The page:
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Commissioner give go ahead on Woodmoor Farms road repairs

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Bobby Hopkins, a Woodmoor Farms resident, speaks out in concern of the Woodmoor Farms road paving project during a public hearing Monday, June 18, 2018.


By Ginger Livingston
The Daily Reflector

Tuesday, June 19, 2018

A plan to repair a subdivision’s streets for inclusion in the state road system moved forward on Monday after the Pitt County Board of Commissioners voted 8-1 to approve the project.

The vote came after several homeowners in Woodmoor Farms subdivision, located of N.C. 43 east of Greenville, expressed support for the repairs but unhappiness that they are having to pay an interest fee that was not part of the first project funded by the board.

“It’s a burden on us; we have two kids in college, but it has to be done,” Trotters Way resident Bobby Hopkins said.

“It’s a very fine neighborhood that is very community minded,” said Trails End resident Lenn Jackson, one of Woodmoor Farms’ first homeowners. A home is the great investment most people make in their lives, he said, and people must do what they have to do to protect the investment.

Riley Roberts, another Trails End resident, is happy to live in a neighborhood where his children can safely ride their bicycles.

“We take pride in our neighborhood and want to keep things looking nice,” he said.

The commissioners established a program in 2013 in which the county would pay the upfront cost to repair streets of subdivisions located in unincorporated areas so they would be accepted into the state road system. Property owners repay the money through an assessment.

The commissioners launched the program because numerous streets in these subdivisions were falling into disrepair and homeowners couldn’t get the developers to fix them. 

The first approved project, in Woodmoor subdivision which is next to Woodmoor Farms, was completed last year and property owners will receive the bill for their first payment in July.

The Woodmoor repairs cost $106,627 and were funded out of $220,000 the commissioners set aside for the project. 

When Woodmoor Farms’ estimated costs came it at $680,000, County Manager Scott Elliott said it was not feasible to appropriate that amount from the county fund balance. He recommended borrowing money and having the property owners pay the interest along with the assessment. The commissioners agreed, and in March changed the program parameters to make property owners responsible for the interest payments.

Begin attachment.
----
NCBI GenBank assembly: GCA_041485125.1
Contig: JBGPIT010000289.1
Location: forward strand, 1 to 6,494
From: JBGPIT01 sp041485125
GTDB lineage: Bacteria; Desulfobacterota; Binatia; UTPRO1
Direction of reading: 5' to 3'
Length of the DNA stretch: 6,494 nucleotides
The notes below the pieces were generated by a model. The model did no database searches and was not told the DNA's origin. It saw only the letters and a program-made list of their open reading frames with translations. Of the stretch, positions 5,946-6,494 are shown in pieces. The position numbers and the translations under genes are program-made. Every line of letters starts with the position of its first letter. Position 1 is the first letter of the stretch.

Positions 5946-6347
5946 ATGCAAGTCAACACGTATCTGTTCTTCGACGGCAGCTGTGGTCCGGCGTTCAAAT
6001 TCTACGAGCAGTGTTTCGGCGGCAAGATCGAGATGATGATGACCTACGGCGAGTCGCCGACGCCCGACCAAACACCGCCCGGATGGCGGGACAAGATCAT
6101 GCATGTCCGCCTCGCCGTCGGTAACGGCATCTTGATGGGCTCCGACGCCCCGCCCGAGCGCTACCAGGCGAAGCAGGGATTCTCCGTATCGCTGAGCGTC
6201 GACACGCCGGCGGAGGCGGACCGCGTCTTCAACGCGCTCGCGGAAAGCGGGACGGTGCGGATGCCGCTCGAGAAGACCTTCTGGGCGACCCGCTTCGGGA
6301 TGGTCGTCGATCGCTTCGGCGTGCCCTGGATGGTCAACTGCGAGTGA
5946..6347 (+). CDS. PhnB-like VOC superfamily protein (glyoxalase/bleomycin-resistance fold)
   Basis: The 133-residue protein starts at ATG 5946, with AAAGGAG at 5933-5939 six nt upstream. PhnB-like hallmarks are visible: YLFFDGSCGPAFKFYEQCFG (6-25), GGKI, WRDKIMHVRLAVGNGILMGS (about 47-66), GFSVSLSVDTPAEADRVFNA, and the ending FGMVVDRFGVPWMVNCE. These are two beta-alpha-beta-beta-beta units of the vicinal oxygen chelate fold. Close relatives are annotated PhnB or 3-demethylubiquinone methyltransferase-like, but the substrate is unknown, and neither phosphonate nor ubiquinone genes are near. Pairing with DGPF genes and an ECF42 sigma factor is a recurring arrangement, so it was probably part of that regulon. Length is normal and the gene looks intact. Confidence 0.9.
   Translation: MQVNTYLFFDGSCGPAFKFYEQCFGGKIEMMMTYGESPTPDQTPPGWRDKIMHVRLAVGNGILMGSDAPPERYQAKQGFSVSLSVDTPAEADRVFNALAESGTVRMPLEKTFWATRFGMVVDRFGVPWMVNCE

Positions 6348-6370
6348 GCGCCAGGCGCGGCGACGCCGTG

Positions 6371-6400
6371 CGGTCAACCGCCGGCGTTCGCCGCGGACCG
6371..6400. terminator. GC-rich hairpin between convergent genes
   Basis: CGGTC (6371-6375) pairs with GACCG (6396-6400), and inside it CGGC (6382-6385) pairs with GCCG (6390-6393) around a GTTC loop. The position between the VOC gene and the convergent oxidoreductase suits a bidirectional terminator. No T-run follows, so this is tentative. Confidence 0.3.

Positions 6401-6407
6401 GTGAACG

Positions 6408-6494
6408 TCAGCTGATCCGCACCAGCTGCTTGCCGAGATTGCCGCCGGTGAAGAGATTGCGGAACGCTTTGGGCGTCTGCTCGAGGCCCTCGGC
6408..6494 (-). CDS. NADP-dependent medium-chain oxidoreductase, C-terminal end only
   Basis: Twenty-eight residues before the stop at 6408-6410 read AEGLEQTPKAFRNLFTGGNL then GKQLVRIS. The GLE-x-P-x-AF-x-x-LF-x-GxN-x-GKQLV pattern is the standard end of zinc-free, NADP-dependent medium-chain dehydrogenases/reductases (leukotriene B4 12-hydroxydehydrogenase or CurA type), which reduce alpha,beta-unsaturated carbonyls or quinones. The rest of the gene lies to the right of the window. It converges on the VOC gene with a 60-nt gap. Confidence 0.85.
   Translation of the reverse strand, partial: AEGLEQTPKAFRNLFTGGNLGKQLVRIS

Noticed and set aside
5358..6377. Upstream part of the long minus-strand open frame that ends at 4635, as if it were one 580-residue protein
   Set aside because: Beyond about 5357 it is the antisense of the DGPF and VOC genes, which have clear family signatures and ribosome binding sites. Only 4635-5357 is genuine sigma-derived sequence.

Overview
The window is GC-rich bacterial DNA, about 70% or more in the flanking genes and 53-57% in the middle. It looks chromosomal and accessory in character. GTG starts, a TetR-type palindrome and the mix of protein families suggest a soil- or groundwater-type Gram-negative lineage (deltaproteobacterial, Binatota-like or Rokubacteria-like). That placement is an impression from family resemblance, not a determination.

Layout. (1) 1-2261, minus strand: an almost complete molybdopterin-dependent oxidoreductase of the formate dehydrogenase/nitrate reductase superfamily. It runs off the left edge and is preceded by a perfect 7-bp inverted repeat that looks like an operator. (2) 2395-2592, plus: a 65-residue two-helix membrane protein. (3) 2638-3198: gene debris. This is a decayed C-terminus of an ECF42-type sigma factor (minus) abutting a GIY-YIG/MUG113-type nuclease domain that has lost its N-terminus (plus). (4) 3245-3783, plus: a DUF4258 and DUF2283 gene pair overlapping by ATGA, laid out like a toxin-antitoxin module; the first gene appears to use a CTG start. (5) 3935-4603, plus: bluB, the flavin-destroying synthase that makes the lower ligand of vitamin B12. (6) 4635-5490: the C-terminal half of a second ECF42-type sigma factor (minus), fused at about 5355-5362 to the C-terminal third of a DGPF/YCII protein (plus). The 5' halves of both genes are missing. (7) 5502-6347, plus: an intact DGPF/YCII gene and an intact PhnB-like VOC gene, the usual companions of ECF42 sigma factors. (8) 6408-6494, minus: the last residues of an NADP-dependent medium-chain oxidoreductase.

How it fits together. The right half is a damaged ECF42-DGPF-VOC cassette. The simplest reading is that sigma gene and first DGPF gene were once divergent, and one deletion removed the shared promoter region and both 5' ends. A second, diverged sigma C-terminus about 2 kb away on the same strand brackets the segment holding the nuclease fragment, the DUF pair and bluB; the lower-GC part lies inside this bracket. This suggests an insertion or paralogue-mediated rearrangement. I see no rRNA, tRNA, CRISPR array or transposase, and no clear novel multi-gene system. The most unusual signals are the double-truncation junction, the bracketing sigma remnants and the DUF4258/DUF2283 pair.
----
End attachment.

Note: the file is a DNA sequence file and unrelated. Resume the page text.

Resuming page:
All or part of five streets in Woodmoor Farms will be repaired, Planning Director James Rhodes said.

“There is a lot of extensive roadside drainage work that will have to be done,” Rhodes said, along with repairing the streets and installing a T-turnaround that the state transportation department is requiring.

The project’s total cost is $542,497 and the estimated the interest will be $144,844, bringing the total amount to $687,341. The 51 property owners will be assessed $13,477, with annual payments of $1,347 over a 10-year period.

Commissioner Tom Coulson asked if property owners who paid the assessed cost in full could avoid interest costs. Deputy County Manager/Chief Financial Officer Brian Barnett said the calculations did not include figures for one-time payments.

Trails End resident Bill Hofler asked why county staff did not apply the remaining $114,000 of the original appropriation for Woodmoor to his subdivision’s project. He also asked why the money being repaid by the neighboring subdivision’s residents could not be applied to the interest payments.

County Management Scott Elliott said not enough of the repayments will have been collected in time to make a difference on the Woodmoor Farms project.

Elliott said staff plans to bring a recommendation that the county seek a limited obligation bond later this year to fund additional school construction and a possible law enforcement center. Staff is considering adding the Woodmoor Farms project to that bond.

Commissioner Glen Webb said the commissioners should use fund balance to pay for the project so the residents do not have to pay interest and then end the program. Webb said it it becoming complicated and he worries legislators may use it to justify shifting the burden for maintaining some state road from the state to the county.

The other commissioners disagreed and voted to approve the final assessment resolution needed to undertake the repairs. Webb said he supported the project, but not the proposed financing, He cast the lone no vote.